Fine Gael adds four women to general election ticket
Additions will ensure party complies with gender quota regulations for candidates
Fine Gael leader Enda Kenny’s party has moved to comply with gender rules. Photograph: The Irish Times
Fine Gael has agreed to add four female candidates to its general election ticket to ensure it meets gender quotas.
The party’s executive council also agreed to add two more female candidates in Cork North Central and Donegal.
However it is understood these candidates have not yet been chosen.
The addition in Cork North Central may damage the chances of Senator Colm Burke to be added to the ticket.
Fine Gael already has Minister of State Dara Murphy running in the constituency.
Local electionsLynsey Clarke
In Donegal, Minister of State Joe McHugh is the sole candidate at present due to the retirement of Dinny McGinley.
Grace Boyle, who ran in the local elections, is believed to be the only name being considered by the party there.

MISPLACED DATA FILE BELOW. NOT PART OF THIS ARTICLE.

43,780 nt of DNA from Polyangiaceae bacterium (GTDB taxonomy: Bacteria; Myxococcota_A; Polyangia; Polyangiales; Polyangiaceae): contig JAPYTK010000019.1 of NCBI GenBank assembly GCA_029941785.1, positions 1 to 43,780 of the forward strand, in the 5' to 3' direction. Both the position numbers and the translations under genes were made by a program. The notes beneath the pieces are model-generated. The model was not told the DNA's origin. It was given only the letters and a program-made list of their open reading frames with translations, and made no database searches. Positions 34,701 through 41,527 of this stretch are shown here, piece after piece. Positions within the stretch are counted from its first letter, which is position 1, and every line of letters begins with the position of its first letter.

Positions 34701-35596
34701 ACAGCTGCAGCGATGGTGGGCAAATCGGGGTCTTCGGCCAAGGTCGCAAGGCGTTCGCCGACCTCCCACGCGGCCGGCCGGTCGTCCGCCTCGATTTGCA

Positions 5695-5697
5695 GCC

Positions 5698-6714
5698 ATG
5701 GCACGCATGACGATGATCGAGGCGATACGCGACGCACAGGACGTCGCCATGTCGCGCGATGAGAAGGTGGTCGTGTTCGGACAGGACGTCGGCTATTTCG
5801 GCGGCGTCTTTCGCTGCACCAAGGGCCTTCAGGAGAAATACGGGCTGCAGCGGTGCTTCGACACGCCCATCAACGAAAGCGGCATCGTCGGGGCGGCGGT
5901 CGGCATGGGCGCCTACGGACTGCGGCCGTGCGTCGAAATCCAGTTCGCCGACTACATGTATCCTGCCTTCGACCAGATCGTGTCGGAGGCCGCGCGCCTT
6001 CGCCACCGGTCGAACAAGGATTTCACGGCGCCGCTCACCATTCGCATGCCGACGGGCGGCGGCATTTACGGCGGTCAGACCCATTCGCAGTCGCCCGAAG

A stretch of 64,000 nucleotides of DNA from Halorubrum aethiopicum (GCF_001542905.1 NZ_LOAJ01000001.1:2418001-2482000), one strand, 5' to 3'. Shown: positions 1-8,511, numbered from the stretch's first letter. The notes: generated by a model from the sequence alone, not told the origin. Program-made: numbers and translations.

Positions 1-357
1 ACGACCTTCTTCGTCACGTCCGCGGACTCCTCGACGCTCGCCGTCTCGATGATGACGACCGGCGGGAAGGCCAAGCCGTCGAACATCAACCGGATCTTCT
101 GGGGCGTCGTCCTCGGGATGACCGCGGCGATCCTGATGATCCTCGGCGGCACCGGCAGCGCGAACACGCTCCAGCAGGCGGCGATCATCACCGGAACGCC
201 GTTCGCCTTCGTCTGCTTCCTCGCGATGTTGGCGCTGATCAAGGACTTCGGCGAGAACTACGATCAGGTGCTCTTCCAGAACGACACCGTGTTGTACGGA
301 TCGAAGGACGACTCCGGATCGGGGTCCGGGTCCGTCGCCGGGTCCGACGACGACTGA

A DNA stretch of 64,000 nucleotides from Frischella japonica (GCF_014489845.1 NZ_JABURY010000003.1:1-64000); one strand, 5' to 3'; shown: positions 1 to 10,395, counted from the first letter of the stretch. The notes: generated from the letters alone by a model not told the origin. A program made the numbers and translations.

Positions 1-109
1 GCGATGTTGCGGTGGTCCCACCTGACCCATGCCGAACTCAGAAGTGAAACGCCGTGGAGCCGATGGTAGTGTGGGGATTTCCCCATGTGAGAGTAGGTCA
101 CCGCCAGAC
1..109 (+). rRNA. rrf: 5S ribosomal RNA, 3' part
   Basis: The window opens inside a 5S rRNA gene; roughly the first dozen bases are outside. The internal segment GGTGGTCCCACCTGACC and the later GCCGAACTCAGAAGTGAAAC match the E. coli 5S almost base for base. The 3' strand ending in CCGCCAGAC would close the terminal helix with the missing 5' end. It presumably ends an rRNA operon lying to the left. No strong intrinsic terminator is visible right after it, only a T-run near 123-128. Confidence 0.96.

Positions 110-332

The additions will ensure that Fine Gael complies with the gender quota rules which stipulate that 30 per cent of a party’s candidates must be female.
The move was necessary due to the High Court case taken by Fine Gael TD John Perry.
Mr Perry won a High Court challenge against the party over an October selection convention at which he failed to secure a place on the constituency ticket.
Mr Fleming has written to the executive and Mr Geraghty insisting he must be removed from his position.
The councillor said the High Court case “highlighted the chaotic running of the convention and the catalogue of irregularities that was a total embarrassment to Fine Gael supporters”.
The case is expected to cost Fine Gael up to €500,000.
Meanwhile, former Fine Gael senior adviser Frank Flannery has insisted that Fine Gael should not go into government with Sinn Féin.
Mr Flannery said he had been listening “with interest” to Fianna Fáil who seem to have “taken a surprising view that they want to sit this one out”.
He said Fianna Fáil would not want to go into government with Fine Gael unless it was the biggest party and “that’s not likely”.
Speaking on RTÉ radio, Mr Flannery said he was “not sure” about Renua.
“Their latest economic policy is a very strange concoction, so I’m not sure what Fine Gael could do with that,” he said.